During his lifetime, George Grant influenced a broad cross-section of Canadians, urging them to think more deeply about matters of social justice and individual responsibility. He wrote on subjects as diverse as technology, abortion, Canadian politics and nationalism, and the war in Vietnam, and was claimed equally by rightist and leftist causes. Now, more than a decade after his death, George Grant's writings continue to stimulate, challenge, and inspire.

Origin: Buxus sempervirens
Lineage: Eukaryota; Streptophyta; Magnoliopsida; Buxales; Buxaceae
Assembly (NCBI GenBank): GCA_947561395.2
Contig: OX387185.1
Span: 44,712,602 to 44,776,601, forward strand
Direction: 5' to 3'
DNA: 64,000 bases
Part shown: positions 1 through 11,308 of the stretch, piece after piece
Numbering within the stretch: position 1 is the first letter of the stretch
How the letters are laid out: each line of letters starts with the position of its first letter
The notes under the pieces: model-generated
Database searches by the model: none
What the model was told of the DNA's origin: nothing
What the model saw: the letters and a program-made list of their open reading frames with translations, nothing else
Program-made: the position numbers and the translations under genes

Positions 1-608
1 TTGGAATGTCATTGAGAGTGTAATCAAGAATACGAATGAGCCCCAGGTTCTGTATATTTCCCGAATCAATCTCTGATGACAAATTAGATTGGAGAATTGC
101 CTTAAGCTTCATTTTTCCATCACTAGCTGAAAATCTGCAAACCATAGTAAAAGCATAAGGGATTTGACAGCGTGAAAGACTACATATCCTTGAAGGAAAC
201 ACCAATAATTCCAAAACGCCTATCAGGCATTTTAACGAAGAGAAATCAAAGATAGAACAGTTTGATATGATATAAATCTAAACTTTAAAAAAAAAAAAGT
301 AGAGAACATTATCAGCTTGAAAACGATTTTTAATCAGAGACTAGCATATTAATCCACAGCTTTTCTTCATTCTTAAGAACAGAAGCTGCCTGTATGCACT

Grant's legacy includes six books and more than two hundred articles, as well as numerous broadcast transcripts, extensive correspondence, and a wealth of unpublished lectures, essays, and notes. In this volume, Arthur Davis has collected all the important material from the 1950s when Grant did his first teaching and writing at Dalhousie University. Through this projected eight-volume series, Grant's published and unpublished writings, including his complete correspondence, will be brought together for the first time. The texts are annotated, and each volume includes an introduction to the period that it covers. The series will not only make it possible to see the whole pattern of Grant's thought, but will also invite a reconsideration of the nature and importance of his work. George Grant is one of the most important Canadian philosophers of the later twentieth century, and his collected writings are a significant contribution to Canadian political thought and Canadian history.